Declan Farmer did not need a ticket to the 2012 Olympics in London to compete for a gold medal.
In fact, that chance will come later.
But as it turns out, he doesn’t need the ability to skate either.
Farmer, a 14-year-old teenager entering the ninth grade at Berkeley Preparatory School, is a congenital double amputee who just last month was named to the 2012-13 United States National Sled Hockey Team.
The sport is simply an innovative variation of the traditional game that utilizes a sled comprised of aluminum tubing rather than skates, and two shortened sticks with a pick on each end to propel the sled across the ice.
Its humble beginnings are rooted in the efforts of the Lightning Foundation, whose director was told about the sport by a college student with cerebral palsy named Travis Leigh. Much to Leigh’s surprise, the Foundation went all in for the cause by donating ice time, gear, a coach, and yes, even a large portion of the travel expenses so that the game could grow across varying demographics.
It did, too.
Just four months ago, in April, Farmer and the Lightning combined squad, coached by Lightning Community Hero Mike Celona, brought home a national championship following a sweep of the 2012 USA Disabled Hockey Open ‘A’ Tournament in Dallas, Texas.
Now, however, Farmer is hoping to add a Paralympic gold medal to that collection, even if he has to wait a while seeing that the games, to be held in Sochi, Russia, won’t commence until 2014.
“Everyone has been very supportive and happy for me, so I’m really excited,” Farmer said.
And don’t forget proud.
Farmer was born with deformations in both his hips and legs. He learned to walk as a one-year old on prosthetics. By the time he arrived at age eight, he already knew how to skate using his prosthetic legs. An avid fan of sports, Farmer said he tested the waters in soccer, sailing, and even snowboarding, but none of them really ever stuck.
“He’s creative and he’s able to anticipate openings for plays to develop,” said Declan’s father, Matt. “Hockey is his game because it is a perfect combination of speed, strength, and smarts.”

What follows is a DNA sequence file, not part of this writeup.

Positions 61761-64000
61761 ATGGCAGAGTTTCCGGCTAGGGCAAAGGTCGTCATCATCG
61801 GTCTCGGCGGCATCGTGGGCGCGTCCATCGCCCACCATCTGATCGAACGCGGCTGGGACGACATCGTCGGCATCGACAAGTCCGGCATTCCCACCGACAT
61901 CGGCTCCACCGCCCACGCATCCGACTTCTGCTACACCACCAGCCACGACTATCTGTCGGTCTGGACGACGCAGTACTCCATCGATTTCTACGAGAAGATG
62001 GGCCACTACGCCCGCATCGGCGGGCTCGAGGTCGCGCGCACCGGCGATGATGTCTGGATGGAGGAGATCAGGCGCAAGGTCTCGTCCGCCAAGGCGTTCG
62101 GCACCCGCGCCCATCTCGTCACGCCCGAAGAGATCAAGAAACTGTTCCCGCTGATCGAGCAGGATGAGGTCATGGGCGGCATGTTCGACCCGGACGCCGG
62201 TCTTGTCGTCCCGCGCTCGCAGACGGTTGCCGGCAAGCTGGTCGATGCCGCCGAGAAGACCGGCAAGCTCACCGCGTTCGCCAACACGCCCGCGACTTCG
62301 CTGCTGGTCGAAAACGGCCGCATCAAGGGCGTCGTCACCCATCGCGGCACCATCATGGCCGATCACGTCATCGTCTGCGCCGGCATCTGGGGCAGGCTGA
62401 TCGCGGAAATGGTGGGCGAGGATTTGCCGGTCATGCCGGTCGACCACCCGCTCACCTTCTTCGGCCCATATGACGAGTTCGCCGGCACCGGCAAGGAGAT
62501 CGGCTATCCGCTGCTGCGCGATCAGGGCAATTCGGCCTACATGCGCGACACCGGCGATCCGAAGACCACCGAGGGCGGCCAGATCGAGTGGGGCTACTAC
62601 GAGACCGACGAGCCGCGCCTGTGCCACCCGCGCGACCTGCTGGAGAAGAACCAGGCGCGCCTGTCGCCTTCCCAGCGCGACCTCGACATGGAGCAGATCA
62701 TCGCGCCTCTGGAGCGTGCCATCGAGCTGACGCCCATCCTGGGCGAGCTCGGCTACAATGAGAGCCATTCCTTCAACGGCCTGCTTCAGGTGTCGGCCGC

There might even be a bit of athleticism handed down in the genes, too.
Farmer’s uncle played professional baseball. He also has an aunt who emerged as an All-American distance runner at the University of Florida.
“But first and foremost,” Matt added, “his competitiveness comes within himself.”
The younger Farmer’s club leagues with the Lightning team allow him to compete against others much older than him, of varying ages and skills, so he should have no problem when it comes time to compete on the international stage against some of the world’s greatest athletes.
And that whole not being able to use your legs thing?
No big deal – it’s the power-to-weight ratio of one’s upper body that surfaces as the crucial element in sled hockey.
“The game is a little slower than traditional hockey,” Declan said. “But you’ll find that you actually get better movement.”
What once started out as merely firing pucks against a table in his driveway has evolved into doing more of the same, except now at a net.
In fact, there will be a lot of that going on prior to the 2014 Games in Sochi.
Farmer said he will attend the first training camp for the event next month, in September, and then play in one tournament per month throughout the remainder of the year. There are also three international tournaments – including one each in the United States, Canada, and South Korea – that will factor in to determining the seeding for the 2014 Games. He’ll be joined by Greg Shaw, a Lightning sled teammate, who previously competed in the 2010 Paralympics in Vancouver.
Adding to the mix is that Farmer has participated in international competition before, playing for a team called the Patriots last season under the USA Hockey outfit.
But there’s no added pressure, he says, brought about by the wide reach that the quadrennial competition has.
“I’ve been there before, so it’s nothing new, but there are a lot of good teams, so it will be a challenge,” Farmer said.
And as he is proven all along, there’s not one of those he has yet to overcome.